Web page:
Losing touch in social work practice.
Article Type: Report
Subject: Social workers (Ethical aspects)
Touch (Ethical aspects)
Psychotherapist and patient (Ethical aspects)
Therapist and patient (Ethical aspects)
Authors: McKinney, Kathleen G.
Kempson, Diane A.
Pub Date: 04/01/2012
Publication: Name: Social Work Publisher: Oxford University Press Audience: Academic Format: Magazine/Journal Subject: Sociology and social work Copyright: COPYRIGHT 2012 Oxford University Press ISSN: 0037-8046
Issue: Date: April, 2012 Source Volume: 57 Source Issue: 2
Topic: Event Code: 290 Public affairs Advertising Code: 91 Ethics
Geographic: Geographic Scope: United States Geographic Code: 1USA United States
Accession Number: 302403787
Full Text: Touch in social work practice may carry both positive and negative connotations. Although there are reasons to avoid the use of touch in practice, there are also reasons to address the topic of touch in working with clients. According to the NASW (2010) Code of Ethics (standard 1.10), social workers are not to engage in physical contact with clients if there is a risk of psychological harm. The use of touch needs to be exercised using "clear, appropriate, and culturally sensitive boundaries" (para. 1.10). It is possible that social workers may allow their fear of crossing professional boundaries (Reamer, 2003) to inhibit an important element of needed support, exploring with clients their recent experiences of gentle and respectful touch in their lives.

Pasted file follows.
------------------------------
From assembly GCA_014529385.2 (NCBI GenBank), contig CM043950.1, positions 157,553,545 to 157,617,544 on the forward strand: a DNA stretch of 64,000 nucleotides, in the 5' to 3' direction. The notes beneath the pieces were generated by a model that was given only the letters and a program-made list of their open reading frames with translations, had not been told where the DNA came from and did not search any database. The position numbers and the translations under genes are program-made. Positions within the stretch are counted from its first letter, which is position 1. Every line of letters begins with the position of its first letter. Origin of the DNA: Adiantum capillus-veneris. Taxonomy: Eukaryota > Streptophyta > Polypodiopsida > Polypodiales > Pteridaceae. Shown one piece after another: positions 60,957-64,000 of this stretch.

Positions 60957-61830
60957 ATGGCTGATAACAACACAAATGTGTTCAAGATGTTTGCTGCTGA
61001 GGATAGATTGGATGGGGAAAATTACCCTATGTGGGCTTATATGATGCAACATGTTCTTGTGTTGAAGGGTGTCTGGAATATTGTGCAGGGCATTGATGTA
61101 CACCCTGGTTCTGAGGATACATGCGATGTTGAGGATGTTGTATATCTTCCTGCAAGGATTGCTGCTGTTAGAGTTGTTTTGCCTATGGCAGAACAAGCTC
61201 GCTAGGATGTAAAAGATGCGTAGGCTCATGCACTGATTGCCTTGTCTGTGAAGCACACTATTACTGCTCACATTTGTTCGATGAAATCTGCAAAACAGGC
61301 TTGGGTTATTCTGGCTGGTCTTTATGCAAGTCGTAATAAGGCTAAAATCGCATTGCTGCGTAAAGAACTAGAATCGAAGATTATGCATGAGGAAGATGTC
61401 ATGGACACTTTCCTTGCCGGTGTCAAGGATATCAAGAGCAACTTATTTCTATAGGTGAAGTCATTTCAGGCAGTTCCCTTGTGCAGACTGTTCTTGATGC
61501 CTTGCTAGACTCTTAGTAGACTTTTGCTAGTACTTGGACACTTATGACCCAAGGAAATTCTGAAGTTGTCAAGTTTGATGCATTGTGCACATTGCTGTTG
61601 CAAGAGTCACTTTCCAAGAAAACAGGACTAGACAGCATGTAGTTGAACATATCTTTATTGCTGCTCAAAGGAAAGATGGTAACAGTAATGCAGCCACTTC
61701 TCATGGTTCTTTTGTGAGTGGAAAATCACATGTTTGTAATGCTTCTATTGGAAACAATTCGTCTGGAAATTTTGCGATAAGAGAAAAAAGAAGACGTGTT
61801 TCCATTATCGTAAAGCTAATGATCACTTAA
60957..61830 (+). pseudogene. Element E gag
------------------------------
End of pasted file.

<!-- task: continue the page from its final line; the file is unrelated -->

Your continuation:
In an article addressing the debate over whether to touch young children in child care settings, Piper and Smith (2003) stated, "A moral panic has led to the production of guidelines that are concerned with protecting children from abuse and adults from false allegations, but where the needs of children are lost" (p. 890). This concern may inhibit work with adults as well. Given the basic necessity of touch in our lives, it seems important to ask our clients, "When is the last time you touched or have been touched with love and kindness?" This commentary explores the importance of touch in relationships and provides suggestions on integrating touch in social work practice.